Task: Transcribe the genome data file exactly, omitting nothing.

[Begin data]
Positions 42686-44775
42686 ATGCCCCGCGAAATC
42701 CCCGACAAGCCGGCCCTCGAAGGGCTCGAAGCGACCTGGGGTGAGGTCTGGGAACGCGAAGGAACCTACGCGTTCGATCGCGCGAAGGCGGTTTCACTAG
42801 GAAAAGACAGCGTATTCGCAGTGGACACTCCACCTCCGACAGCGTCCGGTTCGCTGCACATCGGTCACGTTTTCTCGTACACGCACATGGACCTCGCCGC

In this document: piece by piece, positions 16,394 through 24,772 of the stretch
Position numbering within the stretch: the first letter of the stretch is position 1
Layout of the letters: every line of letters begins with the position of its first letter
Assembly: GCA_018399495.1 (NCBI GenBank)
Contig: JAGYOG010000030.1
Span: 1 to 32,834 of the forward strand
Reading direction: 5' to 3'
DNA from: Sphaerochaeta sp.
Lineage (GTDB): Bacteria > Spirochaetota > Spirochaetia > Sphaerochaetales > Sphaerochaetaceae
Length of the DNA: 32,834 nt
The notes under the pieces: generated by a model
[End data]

Positions 42686-44775
42686 ATGCCCCGCGAAATC
42701 CCCGACAAGCCGGCCCTCGAAGGGCTCGAAGCGACCTGGGGTGAGGTCTGGGAACGCGAAGGAACCTACGCGTTCGATCGCGCGAAGGCGGTTTCACTAG
42801 GAAAAGACAGCGTATTCGCAGTGGACACTCCACCTCCGACAGCGTCCGGTTCGCTGCACATCGGTCACGTTTTCTCGTACACGCACATGGACCTCGCCGC

In this document: piece by piece, positions 16,394 through 24,772 of the stretch
Position numbering within the stretch: the first letter of the stretch is position 1
Layout of the letters: every line of letters begins with the position of its first letter
Assembly: GCA_018399495.1 (NCBI GenBank)
Contig: JAGYOG010000030.1
Span: 1 to 32,834 of the forward strand
Reading direction: 5' to 3'
DNA from: Sphaerochaeta sp.
Lineage (GTDB): Bacteria > Spirochaetota > Spirochaetia > Sphaerochaetales > Sphaerochaetaceae
Length of the DNA: 32,834 nt
The notes under the pieces: generated by a model